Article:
The Everly Brothers' Career Was Full of Highs, Lows, and Repeated Struggles With Fame
The Everly Brothers were one of the most influential pop music groups of the 20th century, but why exactly did they fall out? Here's what we know.
Through a career spanning multiple decades and numerous chart-topping hits, the Everly Brothers embodied the soul of mid-20th-century pop music. From the 1950s up until the early 1970s, the duo, which was composed of Don and Phil Everly, created a unique mashup of country, rock and roll, and pop elements that went on to influence some of their most famous contemporaries, such as Bob Dylan and the Beach Boys.
For however much success the Everly Brothers enjoyed during their career, the eventual falling-out of their group wasn't exactly the most ideal scenario and even drove the two apart for some time after. So, why exactly did the Everly Brothers break up?
Why did the Everly Brothers fall out? There were many different reasons that led up to the duo's split.
The story of the Everly Brothers' success is well-known by music fans worldwide, but few are aware of what exactly led the duo to stop performing together. No direct cause for it has ever been shared, but it appeared to be a culmination of many factors over some years.
From 1957 to 1962 the duo managed to nab a top-10 hit song roughly once every four months, an output level that was unrivaled by some of the biggest names of their day. Come 1962, however, the first issues they had came to light when the Everlys had a falling-out with their publisher for using a songwriter who was not affiliated with their label.
This spurred Don and Phil to begin working under pseudonyms and even establish their own label, but their 1962 enlistment in the U.S. Marine Corps put an end to their chart-topping run. When they were both discharged in 1963, they were largely unable to recapture the initial success they enjoyed. Despite signing with RCA Records and taking on other gigs in the entertainment business, they faced more problems that continued to manifest for them.
Don and Phil's lackluster success led to drug usage, with Don becoming very hooked on "Ritalin therapy."
"People didn’t understand drugs that well then," Don explained years later during a 1986 interview with Rolling Stone, "but it got out of hand, naturally."
Don eventually suffered from a breakdown that resulted in hospitalization. There, he received therapy that weened him off the drug. Phil quit drugs around the same time as well.
The Everly Brothers' issues culminated in their 1973 Knott's Berry Farm performance.
On July 13 and 14, 1973, the Everly Brothers were set to perform two shows at Knott's Berry Farm, which ended up spelling the end of their group. Before the shows took place, Don called Phil and told him that not only did he want Knott's Berry Farm to be their last show, but that they should spend some years apart not seeing each other. Their performance on July 13 went off without a hitch, but the following day Don lamented the end of their duo and turned to alcohol to cope with his feelings.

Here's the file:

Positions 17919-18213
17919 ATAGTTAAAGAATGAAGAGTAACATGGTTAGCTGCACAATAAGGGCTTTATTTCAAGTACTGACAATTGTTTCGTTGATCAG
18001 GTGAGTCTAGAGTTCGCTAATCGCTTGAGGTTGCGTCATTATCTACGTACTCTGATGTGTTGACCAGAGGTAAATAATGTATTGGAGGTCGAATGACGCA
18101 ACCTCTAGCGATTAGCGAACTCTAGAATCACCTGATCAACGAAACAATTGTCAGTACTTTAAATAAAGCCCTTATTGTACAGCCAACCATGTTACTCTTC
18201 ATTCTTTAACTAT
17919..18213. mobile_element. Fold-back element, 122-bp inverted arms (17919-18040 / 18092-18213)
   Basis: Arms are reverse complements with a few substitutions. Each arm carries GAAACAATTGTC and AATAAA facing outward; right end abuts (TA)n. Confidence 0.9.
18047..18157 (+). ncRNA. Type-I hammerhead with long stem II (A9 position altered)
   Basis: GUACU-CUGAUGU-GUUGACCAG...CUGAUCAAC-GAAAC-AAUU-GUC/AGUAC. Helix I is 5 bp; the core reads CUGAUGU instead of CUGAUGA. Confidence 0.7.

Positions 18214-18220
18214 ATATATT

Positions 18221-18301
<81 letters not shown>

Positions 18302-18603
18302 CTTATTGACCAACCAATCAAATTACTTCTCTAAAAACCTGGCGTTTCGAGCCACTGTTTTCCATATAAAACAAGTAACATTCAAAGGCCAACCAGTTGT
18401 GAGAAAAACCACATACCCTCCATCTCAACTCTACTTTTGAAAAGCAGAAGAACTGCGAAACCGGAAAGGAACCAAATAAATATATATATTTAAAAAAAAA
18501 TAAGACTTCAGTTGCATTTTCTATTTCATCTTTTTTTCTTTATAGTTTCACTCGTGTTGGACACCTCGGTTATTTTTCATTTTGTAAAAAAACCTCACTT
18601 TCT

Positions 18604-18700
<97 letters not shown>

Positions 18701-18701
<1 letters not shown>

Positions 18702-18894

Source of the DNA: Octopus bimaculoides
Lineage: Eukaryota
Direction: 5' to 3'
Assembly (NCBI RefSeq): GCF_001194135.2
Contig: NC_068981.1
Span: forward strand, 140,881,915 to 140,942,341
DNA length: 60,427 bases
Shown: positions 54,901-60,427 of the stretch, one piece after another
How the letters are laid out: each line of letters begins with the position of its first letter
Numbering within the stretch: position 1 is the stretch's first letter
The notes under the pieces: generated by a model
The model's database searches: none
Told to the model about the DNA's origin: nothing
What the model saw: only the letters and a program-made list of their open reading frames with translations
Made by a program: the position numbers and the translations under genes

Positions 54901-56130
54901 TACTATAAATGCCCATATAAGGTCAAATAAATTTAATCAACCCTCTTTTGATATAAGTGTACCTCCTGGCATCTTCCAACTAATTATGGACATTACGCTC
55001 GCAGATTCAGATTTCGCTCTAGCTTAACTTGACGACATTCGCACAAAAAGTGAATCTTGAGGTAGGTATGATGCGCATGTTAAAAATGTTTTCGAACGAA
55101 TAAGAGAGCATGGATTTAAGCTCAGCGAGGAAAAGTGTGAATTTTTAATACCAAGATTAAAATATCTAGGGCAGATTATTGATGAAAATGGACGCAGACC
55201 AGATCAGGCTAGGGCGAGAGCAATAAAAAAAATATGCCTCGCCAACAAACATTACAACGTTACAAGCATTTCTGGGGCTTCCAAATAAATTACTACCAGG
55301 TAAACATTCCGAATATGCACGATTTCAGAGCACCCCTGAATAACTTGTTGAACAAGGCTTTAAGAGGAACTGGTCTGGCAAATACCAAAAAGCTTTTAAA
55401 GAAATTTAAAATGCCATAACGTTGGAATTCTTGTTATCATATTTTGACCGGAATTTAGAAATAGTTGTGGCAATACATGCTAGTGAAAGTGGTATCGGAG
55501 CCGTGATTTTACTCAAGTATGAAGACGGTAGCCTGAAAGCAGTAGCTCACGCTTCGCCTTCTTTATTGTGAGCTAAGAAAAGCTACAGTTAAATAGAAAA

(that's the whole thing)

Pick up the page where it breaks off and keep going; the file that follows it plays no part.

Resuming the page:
In that same Rolling Stone interview, Don explained why he made the choice to drink before performing. "I was half in the bag that evening – the only time I’ve ever been drunk on stage in my life. I knew it was the last night, and on the way out I drank some tequila, drank some champagne – started celebrating the demise. It was really a funeral," he said.
While on stage, Don forgot the words to some of the duo's biggest hits and slurred his speech uncontrollably. The audience began to react, turning against Don and Phil. This prompted the latter to throw his guitar down and walk off stage. Per Billboard, Don remained on stage, telling fans, "The Everly Brothers died 10 years ago."
After that event, Don and Phil stopped working together for about 10 years.
The Everly Brothers reunited in 1983 for a concert and in 1984 for a television special.
After roughly a decade apart, Don and Phil reunited for a concert at London's Royal Albert Hall. The show was broadcast and recorded for a live LP as well as a television special that aired in January of 1984. Following the success of that performance, the duo went back to the studio to record "EB '84." Its lead single, "On the Wings of a Nightingale," reached the top 10 in the adult contemporary category on Billboard.
The Everly Brothers' final charting single came just two years later in 1986. "Born Yesterday," from their album of the same name, achieved relative success and ensured the longevity of the Everly Brothers for generations to come.
From then on, the duo worked together as well as apart on various projects and made guest appearances performing live alongside other big names in music.
Phil died on Jan. 3, 2014, from pulmonary disease, and Don died on Aug. 21, 2021, with no cause of death shared.